Wednesday, June 15, 2011

CNBC recognizes SJSU solar research

On Monday, CNBC reported on the challenges of solar adoption in a posting entitled “Does the Solar Industry Have a PR Problem?” The jumping-off point for the story by Matt Hunter was a study done by SJSU students from the Sbona Honors Program.

The five marketing honors students — Faith Ebrahimim, Irene Foelschow, Morgan Hancock, Jennifer Sarvian, Tam Tran — completed their study of Silicon Valley (non) adoption in December, and reported their results at a March webinar hosted by SolarTech. This was one of 5 SHP projects sponsored by SolarTech over the past three semesters; I was the faculty advisor or a consulting faculty member for all five.

Here are some excerpts of the CNBC report, which was based on the final project report:
So, what's not to like about solar technology and why hasn't it been adopted by the masses? Is there something wrong with the technology, or does solar just suffer from bad PR?

A recent survey (by solar industry advocate SolarTech and San Jose State University) suggests the latter. A perfect target demographic for solar power — well-off residents of California’s Silicon Valley — have a rather sour perspective on the industry.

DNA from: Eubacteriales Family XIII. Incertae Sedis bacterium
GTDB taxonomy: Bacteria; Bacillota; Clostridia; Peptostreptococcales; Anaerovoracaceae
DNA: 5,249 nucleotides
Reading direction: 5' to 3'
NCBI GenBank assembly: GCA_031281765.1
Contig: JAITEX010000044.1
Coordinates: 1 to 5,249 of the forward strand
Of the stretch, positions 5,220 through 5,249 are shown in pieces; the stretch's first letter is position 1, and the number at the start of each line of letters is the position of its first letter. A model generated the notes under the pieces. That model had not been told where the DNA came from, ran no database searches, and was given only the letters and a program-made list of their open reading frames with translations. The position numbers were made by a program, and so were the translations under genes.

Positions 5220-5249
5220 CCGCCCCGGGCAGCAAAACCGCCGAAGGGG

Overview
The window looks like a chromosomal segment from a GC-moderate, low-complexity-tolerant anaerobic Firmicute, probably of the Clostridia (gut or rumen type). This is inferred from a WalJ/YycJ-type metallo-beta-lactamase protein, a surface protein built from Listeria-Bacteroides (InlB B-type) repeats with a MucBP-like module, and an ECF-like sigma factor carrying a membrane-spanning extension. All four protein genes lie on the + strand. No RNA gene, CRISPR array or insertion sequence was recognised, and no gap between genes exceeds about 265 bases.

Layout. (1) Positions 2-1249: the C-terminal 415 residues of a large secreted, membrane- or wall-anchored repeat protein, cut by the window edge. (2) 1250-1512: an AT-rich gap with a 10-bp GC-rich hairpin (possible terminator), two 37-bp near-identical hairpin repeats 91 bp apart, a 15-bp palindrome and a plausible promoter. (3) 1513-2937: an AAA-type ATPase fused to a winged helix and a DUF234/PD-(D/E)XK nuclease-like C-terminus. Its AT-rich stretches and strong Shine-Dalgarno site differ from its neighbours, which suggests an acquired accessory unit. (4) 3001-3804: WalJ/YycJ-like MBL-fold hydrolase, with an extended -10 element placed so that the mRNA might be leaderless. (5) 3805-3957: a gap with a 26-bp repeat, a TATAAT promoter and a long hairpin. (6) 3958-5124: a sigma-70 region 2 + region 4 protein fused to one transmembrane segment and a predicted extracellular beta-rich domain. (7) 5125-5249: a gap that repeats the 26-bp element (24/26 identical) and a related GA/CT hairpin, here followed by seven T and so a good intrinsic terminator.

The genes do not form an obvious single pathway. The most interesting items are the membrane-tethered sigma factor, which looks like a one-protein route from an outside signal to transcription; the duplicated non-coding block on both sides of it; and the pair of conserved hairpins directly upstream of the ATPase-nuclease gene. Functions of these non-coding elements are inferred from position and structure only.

According to the survey, only 39 percent of those surveyed saw solar energy as ‘reliable’, and only another 11 percent see it as affordable.

"A lot of advertising dollars are not reaching consumers' ears,” says David McFeely, a director at SolarTech.

Jim Nelson, CEO of solar manufacturer Solar3D, says that, true to the perception, solar technology is not quite ready for prime time.

The problem, says Nelson, is that solar is generally still not price competitive with fossil fuels for energy generation, says Nelson. Paradoxically, government efforts to subsidize the purchase of solar panels actually slow down the adoption of innovation that should ultimately make renewable energy more affordable.
The article also quotes David McFeely of SolarTech as saying local permitting delays and costs are a factor in slowing adoption — the subject of two other SHP student projects, including one just finished last month. (More later).

In the College of Business, we’re used to getting mentioned in the local Mercury-News, but national visibility — particularly for a student effort — is much more rare. Congrats to the students for the recognition of their hard work and value-added.

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